Specific project areas / activities and budget
Largest part of ENPI funds
• Regional Programmes East and South
• Initiatives demanding regional approach
• Neighbourhood wide programmes
Cross Border Cooperation (CBC)
Neighbourhood Investment Facility (NIF)
Twinning, TAIEX and SIGMA
Erasmus Mundus and Tempus IV
The renewed Neighbourhood
ENP Review
The review of the European Neighbourhood
Policy triggered by:
• The overthrow of long-standing repressive regimes in
the Southern Mediterranean;
• The military conflict in Libya, and other violent
crackdowns in Middle Eastern countries;
• The continued repression in Belarus;
• The Lisbon Treaty and changes in the institutional
structure of EU foreign policy delivery.
Communication on Southern Mediterranen
adopted on 8 March 2011
• Three key pillars:
1. Democratic transformation and institutionbuilding (focus on human rights, constitutional and
judicial reforms, fight against corruption)
2. Close partnership with the people (support to civil
society, more opportunities for people-to-people
contacts especially between youth)
3. Boost for economic growth, development and job
creation (support to Small and Medium-Sized
New Neighbourhood policy as in ENP Communciation of
25 May 2011
Core principles: differentiation and ‘more-for-more’
 More response for more committment
Core pillars:
 Supporting progress towards ‘deep democracy’
 Intensifying political and security cooperation
 Establishing Mobility Partnerships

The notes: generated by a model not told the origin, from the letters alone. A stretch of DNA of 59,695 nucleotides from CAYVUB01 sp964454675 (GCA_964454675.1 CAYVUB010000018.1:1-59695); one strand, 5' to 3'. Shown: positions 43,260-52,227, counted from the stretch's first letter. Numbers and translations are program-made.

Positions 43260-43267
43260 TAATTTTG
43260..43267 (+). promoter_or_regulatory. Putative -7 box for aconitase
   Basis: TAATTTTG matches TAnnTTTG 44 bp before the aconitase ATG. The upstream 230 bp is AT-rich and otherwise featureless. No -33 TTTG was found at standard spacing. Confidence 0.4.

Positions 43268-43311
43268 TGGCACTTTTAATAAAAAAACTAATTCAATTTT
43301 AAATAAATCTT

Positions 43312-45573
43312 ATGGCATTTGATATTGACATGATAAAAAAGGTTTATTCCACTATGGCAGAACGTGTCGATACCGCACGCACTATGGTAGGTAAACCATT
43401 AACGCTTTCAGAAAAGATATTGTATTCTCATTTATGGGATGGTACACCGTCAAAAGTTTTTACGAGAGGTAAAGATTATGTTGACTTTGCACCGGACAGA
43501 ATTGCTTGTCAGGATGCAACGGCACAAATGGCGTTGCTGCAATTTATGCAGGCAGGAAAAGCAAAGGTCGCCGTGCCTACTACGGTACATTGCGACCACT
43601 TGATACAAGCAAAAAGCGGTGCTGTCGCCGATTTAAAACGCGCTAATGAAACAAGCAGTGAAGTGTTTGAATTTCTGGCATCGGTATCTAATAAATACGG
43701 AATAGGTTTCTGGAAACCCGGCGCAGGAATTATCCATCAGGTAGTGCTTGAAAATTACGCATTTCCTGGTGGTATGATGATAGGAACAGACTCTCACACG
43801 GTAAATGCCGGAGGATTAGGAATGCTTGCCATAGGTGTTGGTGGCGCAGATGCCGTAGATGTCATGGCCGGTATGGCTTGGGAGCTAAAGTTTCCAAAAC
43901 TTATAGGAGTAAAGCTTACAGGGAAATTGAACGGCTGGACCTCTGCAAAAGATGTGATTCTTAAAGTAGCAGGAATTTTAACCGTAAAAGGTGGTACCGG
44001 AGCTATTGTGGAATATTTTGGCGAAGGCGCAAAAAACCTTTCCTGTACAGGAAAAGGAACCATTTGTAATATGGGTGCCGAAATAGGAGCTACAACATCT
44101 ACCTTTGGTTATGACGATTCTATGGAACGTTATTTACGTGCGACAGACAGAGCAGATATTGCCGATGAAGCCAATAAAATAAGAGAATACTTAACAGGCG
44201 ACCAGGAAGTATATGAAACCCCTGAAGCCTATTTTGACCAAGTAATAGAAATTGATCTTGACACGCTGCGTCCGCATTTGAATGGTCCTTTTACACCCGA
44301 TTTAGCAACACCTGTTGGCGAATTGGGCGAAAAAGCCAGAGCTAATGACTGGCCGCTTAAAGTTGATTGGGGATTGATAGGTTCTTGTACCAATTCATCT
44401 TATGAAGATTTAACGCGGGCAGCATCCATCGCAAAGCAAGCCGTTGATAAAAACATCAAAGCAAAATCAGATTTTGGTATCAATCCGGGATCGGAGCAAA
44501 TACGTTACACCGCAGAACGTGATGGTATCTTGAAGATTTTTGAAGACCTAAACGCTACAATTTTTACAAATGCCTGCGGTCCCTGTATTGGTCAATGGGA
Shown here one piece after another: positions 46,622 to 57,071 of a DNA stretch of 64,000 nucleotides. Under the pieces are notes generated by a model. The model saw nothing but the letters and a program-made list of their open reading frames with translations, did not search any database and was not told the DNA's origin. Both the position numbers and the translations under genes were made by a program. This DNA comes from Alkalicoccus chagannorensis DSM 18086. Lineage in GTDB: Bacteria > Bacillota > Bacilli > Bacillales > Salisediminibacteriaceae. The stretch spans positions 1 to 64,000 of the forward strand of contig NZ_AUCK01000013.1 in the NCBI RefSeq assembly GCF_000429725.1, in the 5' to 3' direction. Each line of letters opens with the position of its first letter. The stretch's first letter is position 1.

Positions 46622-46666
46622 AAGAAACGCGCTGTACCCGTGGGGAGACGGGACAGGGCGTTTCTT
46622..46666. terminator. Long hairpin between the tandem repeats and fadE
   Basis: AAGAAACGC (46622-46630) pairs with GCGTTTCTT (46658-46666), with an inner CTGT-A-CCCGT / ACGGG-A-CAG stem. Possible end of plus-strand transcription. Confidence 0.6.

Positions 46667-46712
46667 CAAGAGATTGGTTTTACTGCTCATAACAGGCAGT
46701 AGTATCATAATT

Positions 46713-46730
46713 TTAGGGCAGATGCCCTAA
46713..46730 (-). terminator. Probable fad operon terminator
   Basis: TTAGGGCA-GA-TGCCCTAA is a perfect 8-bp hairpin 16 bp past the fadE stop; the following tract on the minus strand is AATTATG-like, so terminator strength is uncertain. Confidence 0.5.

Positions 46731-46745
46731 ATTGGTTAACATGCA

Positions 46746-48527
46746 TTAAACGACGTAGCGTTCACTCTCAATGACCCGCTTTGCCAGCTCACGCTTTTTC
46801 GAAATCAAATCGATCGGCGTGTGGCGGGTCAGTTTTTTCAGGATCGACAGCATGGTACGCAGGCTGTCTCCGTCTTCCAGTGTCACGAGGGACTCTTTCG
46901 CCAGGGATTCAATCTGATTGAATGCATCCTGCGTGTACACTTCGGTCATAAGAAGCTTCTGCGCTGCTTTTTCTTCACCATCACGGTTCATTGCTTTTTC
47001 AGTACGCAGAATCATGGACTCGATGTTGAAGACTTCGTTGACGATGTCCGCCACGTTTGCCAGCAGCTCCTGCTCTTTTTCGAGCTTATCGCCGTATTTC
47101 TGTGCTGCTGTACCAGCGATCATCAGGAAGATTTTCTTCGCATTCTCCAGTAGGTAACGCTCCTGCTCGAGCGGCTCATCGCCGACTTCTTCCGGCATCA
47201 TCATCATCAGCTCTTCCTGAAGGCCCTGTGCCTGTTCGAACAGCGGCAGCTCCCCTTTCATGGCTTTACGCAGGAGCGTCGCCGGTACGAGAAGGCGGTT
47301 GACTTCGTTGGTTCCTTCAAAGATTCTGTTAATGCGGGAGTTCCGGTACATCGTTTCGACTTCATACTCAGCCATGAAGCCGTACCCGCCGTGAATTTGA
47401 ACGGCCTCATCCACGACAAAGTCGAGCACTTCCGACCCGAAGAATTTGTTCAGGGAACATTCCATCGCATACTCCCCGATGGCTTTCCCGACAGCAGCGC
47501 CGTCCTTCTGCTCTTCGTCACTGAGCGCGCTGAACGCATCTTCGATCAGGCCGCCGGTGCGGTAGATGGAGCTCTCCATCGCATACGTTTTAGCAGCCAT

 Strengthening the Eastern Partnership and building a
Partnership for Democracy and Shared Prosperity in
the southern Mediterranean
 Supporting progressive integration in the European
internal market
The renewed ENP – Impact on cooperation on
• An increased focus of external cooperation on education;
• Significant additional funding allocated to Erasmus
Mundus and Tempus in 2011 – 2013:
• Neighbourhood South countries received for Erasmus Mundus
partnerships and mobility scholarships an additional amount
of approx. €60 million (€15 million in 2011, €24.5 million in
2012, €19.95 million in 2013)
• Funds for TEMPUS also increased (by €6.25 million in 2012
and by €5.6 million in 2013) to support the modernisation of
higher education in the Southern Mediterranean and to expand
collaboration with EU universities.
New innovative programmes
• SPRING umbrella programme:
 SPRING = « Support for Partnership, Reforms and
Inclusive Growth»;
 Adopted in September 2011, based on the 'more for
more' principle;
 Budget 390 M€ for 2011/2012 (initial budget 350
M€), for 2013 150 M€ foreseen;
 A vehicle for the provision of additional support to
partner countries in the southern Mediterranean
committed to deep and sustainable democracy.
New European Neighbourhood Instrument
Target area: 16 European Neighbourhood countries
• MFF Communication proposes a budget of a total of €18.2
billion (current prices) for the period 2014 - 2020
• Legislative proposal for new ENI regulation has been published
on 07 December 2011; adoption by Council/EP possibly first
half of 2013, depending on the overall EU budget negotiations
Key challenges addressed:
Better alignment of financial aid with policy
Enhanced flexibility and a simplified programming process
Responding better to crisis situations (e.g. Libya, Syria)
Improving coordination with other instruments
For further information
 Communication from the Commission to the Council and
the European Parliament on Strengthening the European
Neighbourhood Policy:
 DG Development and Cooperation - EuropeAid:
 ENPI Info Centre:
 External Action Service (EEAS):
And now….
Questions & Answers